"The white mantle" refers to his coat of arms (as shown to the right). His descendants are one of the few surviving male-line descendants of Llywelyn. Tegwared was not formally recognised as part of the House of Aberffraw by the English king, even though his father was the head, due to his illegitimacy.
As such, upon the extinction of Llywelyn"s legitimate male-line, the theoretical position of the head of the House of Aberffraw returned to a descendant of Owain Gwynedd, today widely considered to be the Anwyl family.
This is complicated, however, by the fact that Llywelyn was the first Welsh king to be formally recognised by the English and signed the Treaty of Worcester in 1218, by which only his legitimate male-line descendants could succeed him. This was contrary to Hywel Dda"s laws that illegitimate children had an equal right of succession, so it is disputed by genealogists who the head of the house and therefore pretender to the Prince of Wales would be.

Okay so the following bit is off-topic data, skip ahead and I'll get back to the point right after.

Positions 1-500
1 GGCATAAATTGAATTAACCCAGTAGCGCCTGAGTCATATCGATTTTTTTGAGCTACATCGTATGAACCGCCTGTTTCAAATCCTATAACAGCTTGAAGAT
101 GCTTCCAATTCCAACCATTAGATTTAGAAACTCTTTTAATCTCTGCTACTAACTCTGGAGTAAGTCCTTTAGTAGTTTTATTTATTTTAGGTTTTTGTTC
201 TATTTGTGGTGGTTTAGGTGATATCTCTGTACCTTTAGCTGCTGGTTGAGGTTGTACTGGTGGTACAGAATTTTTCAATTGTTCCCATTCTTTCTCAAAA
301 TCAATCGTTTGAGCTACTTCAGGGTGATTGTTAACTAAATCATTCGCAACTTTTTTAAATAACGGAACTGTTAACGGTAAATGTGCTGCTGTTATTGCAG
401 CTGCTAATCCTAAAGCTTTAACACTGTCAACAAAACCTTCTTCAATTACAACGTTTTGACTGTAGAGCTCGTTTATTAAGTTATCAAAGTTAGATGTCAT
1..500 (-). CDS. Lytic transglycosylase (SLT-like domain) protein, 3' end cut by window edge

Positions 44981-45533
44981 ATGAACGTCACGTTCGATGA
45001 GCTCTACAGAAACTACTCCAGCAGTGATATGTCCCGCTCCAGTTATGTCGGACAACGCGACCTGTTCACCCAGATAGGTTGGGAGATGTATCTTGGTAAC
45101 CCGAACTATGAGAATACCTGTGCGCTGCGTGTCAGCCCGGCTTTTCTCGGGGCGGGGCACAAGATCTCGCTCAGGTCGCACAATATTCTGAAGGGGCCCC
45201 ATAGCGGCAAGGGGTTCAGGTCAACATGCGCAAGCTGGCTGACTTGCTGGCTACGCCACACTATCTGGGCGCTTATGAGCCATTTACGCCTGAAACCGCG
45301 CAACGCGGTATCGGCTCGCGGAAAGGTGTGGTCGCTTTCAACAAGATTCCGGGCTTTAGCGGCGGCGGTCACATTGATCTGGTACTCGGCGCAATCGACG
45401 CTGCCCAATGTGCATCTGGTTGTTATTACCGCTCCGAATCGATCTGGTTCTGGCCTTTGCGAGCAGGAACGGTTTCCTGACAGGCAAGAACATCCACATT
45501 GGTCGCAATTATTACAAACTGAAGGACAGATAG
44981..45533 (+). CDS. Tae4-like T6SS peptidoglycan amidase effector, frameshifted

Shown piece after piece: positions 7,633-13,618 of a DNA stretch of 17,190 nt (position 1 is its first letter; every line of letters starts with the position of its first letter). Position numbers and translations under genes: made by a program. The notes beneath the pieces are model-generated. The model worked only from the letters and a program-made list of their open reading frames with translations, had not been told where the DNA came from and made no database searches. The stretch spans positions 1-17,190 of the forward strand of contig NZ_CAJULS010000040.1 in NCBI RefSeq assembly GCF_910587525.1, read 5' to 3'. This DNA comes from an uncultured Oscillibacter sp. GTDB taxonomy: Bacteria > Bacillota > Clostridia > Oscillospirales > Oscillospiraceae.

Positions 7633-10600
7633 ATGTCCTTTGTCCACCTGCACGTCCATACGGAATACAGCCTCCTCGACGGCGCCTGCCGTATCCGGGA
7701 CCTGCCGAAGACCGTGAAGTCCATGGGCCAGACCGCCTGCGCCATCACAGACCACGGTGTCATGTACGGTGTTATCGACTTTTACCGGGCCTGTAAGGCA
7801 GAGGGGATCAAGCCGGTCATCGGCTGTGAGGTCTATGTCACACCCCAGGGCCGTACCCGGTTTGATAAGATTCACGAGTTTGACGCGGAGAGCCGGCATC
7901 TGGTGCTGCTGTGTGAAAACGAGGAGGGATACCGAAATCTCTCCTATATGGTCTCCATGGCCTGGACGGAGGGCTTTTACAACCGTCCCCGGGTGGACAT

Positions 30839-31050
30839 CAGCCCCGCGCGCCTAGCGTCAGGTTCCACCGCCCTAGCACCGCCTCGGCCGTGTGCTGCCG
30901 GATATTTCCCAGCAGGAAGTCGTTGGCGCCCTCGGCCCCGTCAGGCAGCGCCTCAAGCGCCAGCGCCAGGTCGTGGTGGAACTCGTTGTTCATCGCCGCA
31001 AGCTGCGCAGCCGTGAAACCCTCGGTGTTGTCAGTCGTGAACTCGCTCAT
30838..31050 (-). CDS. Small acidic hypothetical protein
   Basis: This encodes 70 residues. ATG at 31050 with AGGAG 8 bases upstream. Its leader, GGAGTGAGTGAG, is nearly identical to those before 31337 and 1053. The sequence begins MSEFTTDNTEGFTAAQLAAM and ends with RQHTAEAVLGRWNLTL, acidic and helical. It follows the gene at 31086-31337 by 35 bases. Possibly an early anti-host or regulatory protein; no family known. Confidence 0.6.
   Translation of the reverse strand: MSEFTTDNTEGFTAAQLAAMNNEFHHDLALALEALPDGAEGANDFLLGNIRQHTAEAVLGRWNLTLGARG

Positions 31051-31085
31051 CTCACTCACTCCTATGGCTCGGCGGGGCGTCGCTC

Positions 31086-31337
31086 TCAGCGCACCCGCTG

Tegwared served as a General in his father"s army and held the Lordship of Trefdraeth, Angelsey, where his posterity lived for the next 600 years. lieutenant is recorded that he was adopted and raised by Ednyfed Vychan from whom the Tudurs were descended, his father"s Seneschal - an office comparable to a sort of hereditary Prime Minister today.
They had the following children:
Howel ap Tegwared
Angharad ap Tegwared
Arddun ap Tegwared
Tegwared Vychan ap Tegwared (b circa 1250).